Pure Storage has made its largest acquisition to date as the storage vendor looks to expand into the Kubernetes market.
The Mountain View firm has acquired Los Altos-based PortWorx, which claims to have built the market's leading Kubernetes data services platform for enterprises.
Portworx is the most used Kubernetes platform among the Global 2000 companies, claims Pure Storage, and counts firms such as Carrefour, Comcast, Lufthansa and T-Mobile as its customers.
The acquisition will bring new subscription-based data services for customers running Pure products including FlashArray, FlashBlade, and Pure as-a-service.
"As forward-thinking enterprises adopt cloud native strategies to advance their business, we are thrilled to have the Portworx team and their ground-breaking technology joining us at Pure to expand our success in delivering multi-cloud data services for Kubernetes," said Charles Giancarlo, Chairman and CEO, Pure Storage.
"This acquisition marks a significant milestone in expanding our modern data experience to cover traditional and cloud native applications alike."
Portworx CEO Murli Thirumale will be taking on a new role as vice president and general manager of Pure Storage's cloud native business unit.
The start-up's other co-founders, CTO Goutham Rao and chief Architect Vinod Jayaraman will also stay on at Pure following the acquisition.
"I'm tremendously proud of what we've built at Portworx: an unparalleled data services platform for customers running mission-critical applications in hybrid and multi-cloud environments. The traction and growth we see in our business daily shows that containers and Kubernetes are fundamental to the next-generation application architecture and thus competitiveness," said Murli Thirumale, CEO, Portworx.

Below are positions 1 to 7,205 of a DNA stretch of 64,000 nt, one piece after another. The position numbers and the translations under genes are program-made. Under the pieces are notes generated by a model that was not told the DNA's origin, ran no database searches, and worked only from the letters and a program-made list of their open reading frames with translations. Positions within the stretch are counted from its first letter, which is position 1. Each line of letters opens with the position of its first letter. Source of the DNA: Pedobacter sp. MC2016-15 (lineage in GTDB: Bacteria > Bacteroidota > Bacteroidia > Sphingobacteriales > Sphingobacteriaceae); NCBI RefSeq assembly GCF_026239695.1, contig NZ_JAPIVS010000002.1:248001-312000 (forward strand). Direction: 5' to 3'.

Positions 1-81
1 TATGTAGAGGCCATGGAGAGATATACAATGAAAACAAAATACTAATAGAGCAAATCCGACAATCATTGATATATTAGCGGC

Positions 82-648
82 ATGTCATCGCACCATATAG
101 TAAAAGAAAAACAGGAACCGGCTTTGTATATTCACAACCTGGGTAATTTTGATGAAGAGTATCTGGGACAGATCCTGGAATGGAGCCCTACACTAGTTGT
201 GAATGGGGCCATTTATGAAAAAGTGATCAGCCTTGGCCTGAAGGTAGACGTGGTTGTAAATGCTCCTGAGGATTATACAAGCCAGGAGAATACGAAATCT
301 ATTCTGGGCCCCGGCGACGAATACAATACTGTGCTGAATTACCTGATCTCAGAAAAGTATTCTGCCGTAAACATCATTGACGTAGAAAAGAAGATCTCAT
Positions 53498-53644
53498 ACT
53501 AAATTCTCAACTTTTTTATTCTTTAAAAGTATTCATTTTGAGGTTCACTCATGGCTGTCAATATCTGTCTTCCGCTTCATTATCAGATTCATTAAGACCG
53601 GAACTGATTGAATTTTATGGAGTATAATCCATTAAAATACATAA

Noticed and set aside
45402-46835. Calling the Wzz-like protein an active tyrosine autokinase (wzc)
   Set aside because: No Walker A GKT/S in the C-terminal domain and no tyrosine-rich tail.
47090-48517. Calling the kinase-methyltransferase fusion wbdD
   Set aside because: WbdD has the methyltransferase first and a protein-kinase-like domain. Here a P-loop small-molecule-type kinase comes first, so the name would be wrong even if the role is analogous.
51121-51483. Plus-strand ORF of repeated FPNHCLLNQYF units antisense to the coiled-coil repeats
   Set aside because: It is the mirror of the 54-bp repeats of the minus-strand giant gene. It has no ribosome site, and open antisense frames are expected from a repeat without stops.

"We are excited for the accelerated growth and customer impact we will be able to achieve as a part of Pure."
Pure Storage pointed to Gartner figures which show that 85 per cent of global businesses will be running containers in production by 2025, up from just 35 per cent in 2019.
Meanwhile, 451 research finds that 95 per cent of new applications today are developed in containers.
Several of Pure Storage's competitors have also been jumping into the Kubernetes market through acquisitions. IBM's huge deal for Red Hat in 2018 propelled it into the containerisation game.
Meanwhile, VMware has bought several businesses in the Kubernetes space over the last few years, including Octarine earlier this year, Pivotal in 2019 and Heptio in 2018. Lastly, cybersecurity vendor Venafi bought up London-based Kubernetes specialist Jetstack in May this year.
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